Depicting the rapid changes that took place at the end of the Edo period and the beginning of the Meiji period, a yearlong NHK TV drama called “Hana Moyu (Flower Burns)” will run through 2015.
As you know, the story is set in Chōshū han (Chōshū Domain), modern day Yamaguchi Prefecture. It will be the 150th anniversary of the Meiji Restoration in 2018, so there are lots of related events set to take place in the prefecture.
The port town of Murotsu, which flourished for a long time due to the importance of marine transportation, played a key role in the restoration.
Strolling around the town in the sea breeze, I discovered places like Higoya (an inn at which Yoshida Shōin and Takasugi Shinsaku used to stay regularly), and sword ‘scars’ that were made by Kiheitai (irregular militia, from all social classes).
Unchanged since the Meiji Restoration, “Shikairō” is a wooden western style building that particularly stands out in the town of Murotsu!
The delightful structure features external walls of white plaster, stained glass windows, and elaborate Kote-e* decorations throughout.
*Kote-e: Relief work was created using a masonry trowel.
Built in the early Meiji period to resemble western style architecture, the building’s outstanding architectural style, called “Giyōfū (simulated western style)”, was created using traditional Japanese techniques.
Ogata Kenkurō, a loyal supporter of the Meiji Restoration, built Shikairō.
Kenkurō joined the Kiheitai militia that was organized by Takasugi Shinsaku at the end of Edo period.
The Ōshimaguchi no Tatakai battle was fought between the Tokugawa shogunate and the Chōshū Domain in the Seto Inland Sea area. Kenkurō was involved as a military staff member and distinguished himself in battle.
However, rather than work as a government official after the Meiji Restoration, Kenkurō returned to Murotsu and opened a shipping agency and an inn.
He built this beautiful 4-story wooden building as home-cum-store.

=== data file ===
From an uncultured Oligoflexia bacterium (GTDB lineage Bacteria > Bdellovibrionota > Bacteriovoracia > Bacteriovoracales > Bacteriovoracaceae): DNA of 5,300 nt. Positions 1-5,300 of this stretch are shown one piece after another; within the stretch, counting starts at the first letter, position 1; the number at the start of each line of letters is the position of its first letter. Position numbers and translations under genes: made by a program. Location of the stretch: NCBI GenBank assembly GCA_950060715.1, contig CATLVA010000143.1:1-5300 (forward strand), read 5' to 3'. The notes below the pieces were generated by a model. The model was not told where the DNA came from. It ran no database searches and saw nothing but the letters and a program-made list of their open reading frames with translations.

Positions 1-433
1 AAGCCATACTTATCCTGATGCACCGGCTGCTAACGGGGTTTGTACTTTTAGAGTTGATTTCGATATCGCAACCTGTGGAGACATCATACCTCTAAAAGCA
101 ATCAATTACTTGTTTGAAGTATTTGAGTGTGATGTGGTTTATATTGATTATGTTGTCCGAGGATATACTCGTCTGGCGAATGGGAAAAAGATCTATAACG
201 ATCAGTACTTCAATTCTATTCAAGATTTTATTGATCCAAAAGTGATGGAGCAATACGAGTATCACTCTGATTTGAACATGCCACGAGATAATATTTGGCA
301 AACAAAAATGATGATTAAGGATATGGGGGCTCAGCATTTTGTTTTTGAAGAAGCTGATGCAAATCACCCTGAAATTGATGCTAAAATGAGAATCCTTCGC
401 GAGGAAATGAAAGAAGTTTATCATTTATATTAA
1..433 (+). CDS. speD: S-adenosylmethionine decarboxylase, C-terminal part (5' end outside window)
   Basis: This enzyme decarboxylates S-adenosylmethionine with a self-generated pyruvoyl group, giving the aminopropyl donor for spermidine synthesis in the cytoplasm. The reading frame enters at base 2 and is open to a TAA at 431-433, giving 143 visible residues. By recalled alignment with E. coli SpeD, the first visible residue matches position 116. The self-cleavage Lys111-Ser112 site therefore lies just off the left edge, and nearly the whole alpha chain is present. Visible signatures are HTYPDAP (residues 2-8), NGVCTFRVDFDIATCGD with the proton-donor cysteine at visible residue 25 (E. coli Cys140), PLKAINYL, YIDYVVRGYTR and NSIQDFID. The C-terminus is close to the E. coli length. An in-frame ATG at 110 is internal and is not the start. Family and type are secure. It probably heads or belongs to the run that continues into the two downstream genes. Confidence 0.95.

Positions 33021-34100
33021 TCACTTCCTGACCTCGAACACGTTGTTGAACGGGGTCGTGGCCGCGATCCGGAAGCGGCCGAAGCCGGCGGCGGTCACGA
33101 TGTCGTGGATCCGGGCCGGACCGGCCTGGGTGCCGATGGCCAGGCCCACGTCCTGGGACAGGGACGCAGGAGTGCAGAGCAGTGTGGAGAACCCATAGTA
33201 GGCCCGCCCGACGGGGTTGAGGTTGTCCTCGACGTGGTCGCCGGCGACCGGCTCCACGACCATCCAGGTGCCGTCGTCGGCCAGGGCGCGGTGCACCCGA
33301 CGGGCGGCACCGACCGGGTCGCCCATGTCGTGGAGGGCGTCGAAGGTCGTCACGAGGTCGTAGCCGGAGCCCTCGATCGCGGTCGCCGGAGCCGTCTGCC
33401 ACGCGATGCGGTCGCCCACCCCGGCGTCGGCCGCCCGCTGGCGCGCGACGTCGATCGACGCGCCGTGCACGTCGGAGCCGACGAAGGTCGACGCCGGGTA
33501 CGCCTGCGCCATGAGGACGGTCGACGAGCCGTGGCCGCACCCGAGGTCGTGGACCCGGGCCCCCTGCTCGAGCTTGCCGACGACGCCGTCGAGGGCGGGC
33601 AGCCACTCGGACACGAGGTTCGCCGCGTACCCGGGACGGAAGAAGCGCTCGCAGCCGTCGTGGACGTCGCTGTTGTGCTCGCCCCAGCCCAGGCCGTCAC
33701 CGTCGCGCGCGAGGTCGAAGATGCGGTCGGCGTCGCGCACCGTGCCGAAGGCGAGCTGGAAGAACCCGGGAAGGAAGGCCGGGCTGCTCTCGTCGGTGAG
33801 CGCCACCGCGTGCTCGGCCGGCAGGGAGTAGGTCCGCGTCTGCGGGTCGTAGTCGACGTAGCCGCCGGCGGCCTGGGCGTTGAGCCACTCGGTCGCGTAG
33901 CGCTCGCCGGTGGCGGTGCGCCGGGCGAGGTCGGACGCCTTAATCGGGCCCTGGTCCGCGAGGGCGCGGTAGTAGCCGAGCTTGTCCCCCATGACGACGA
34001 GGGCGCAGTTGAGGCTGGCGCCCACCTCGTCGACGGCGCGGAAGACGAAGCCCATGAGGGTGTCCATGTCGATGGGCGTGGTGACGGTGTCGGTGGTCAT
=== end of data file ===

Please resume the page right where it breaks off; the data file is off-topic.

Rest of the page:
Mr. Sakai Seiichirō, the onetime caretaker of Shikairō, shared some of his detailed knowledge of its history with me.
“Murotsu was a bustling town where people and things continually came and went. As such, it was a place where the latest information was exchanged including rumors from Edo (present day Tokyo) and the current situation in other domains. With access to such a wide variety of information, Kenkurō worked as a loyal supporter of the Restoration, which is why he could build a structure that symbolized westernization. This means that Shikairō is a child of the Meiji Restoration and Japan’s westernization.”
A famous line from the early Meiji period goes:
“zangiri atama wo tataite mireba, bunmei kaika no oto ga suru (If you knock on a head with short hair (no ‘chonmage’ topknot), you can hear the sound of westernization)”
Kenkurō worked as a military official within the Kiheitai militia.
Due to his hairstyle, Takasugi Shinsaku, the founder of the militia and the driving force of restoration, was known as “zangiri atama (short hair)”.
Because of his hairstyle and actions, people with “zangiri atama” (short hair with no ‘chonmage’ topknot) were considered hipsters.
It’s 150 years since the Meiji Restoration, but if you knock on the door of Shikairō, you can still hear the sound of westernization!
Shikairō (An Important Cultural Property of Japan)
Address: 868-1 Murotsu, Kaminoseki-chō, Kumage-gun Yamaguchi
Open: 10:00 – 17:00
Closed: Mondays (If Monday is a holiday, Tuesday will be closed), December 29 – January 3
“Yamaguchi Bakumatsu ISHIN festival” Special Website
This website covers the history of Chōshū, and the people and places connected to the area. It includes special interviews and other interesting content. If you’d like find out more about 2015 Taiga drama “Hana Moyu”, please check it out!
Setouchi Finder Photo-writer: Masashi Fujimoto
Masafumi Fujimoto Hi there! My name is Masafumi Fujimoto. Until the Great East Japan Earthquake of 2011, I was engaged in editing production at an advertising company in Tokyo. However, the earthquake was a turning point in my life and I headed home to Yamaguchi. When I arrived, I was extremely energized and motivated to help revitalize the region, but I had a hard time adjusting to the motivation level of the local people. Around that time I met an elderly lady who said: "It doesn't matter if all the people move away from the island; that's just the nature of things. Someday people will come back again." Lessening the tension I’d been feeling, those few words relieved me hugely, and I was able to finally adjust. Since then, I've been involved in writing and editing magazines, and working in advertisement production, as well as doing a little bit of farming. I also spend time walking around Setouchi searching for the many, many voices out there.
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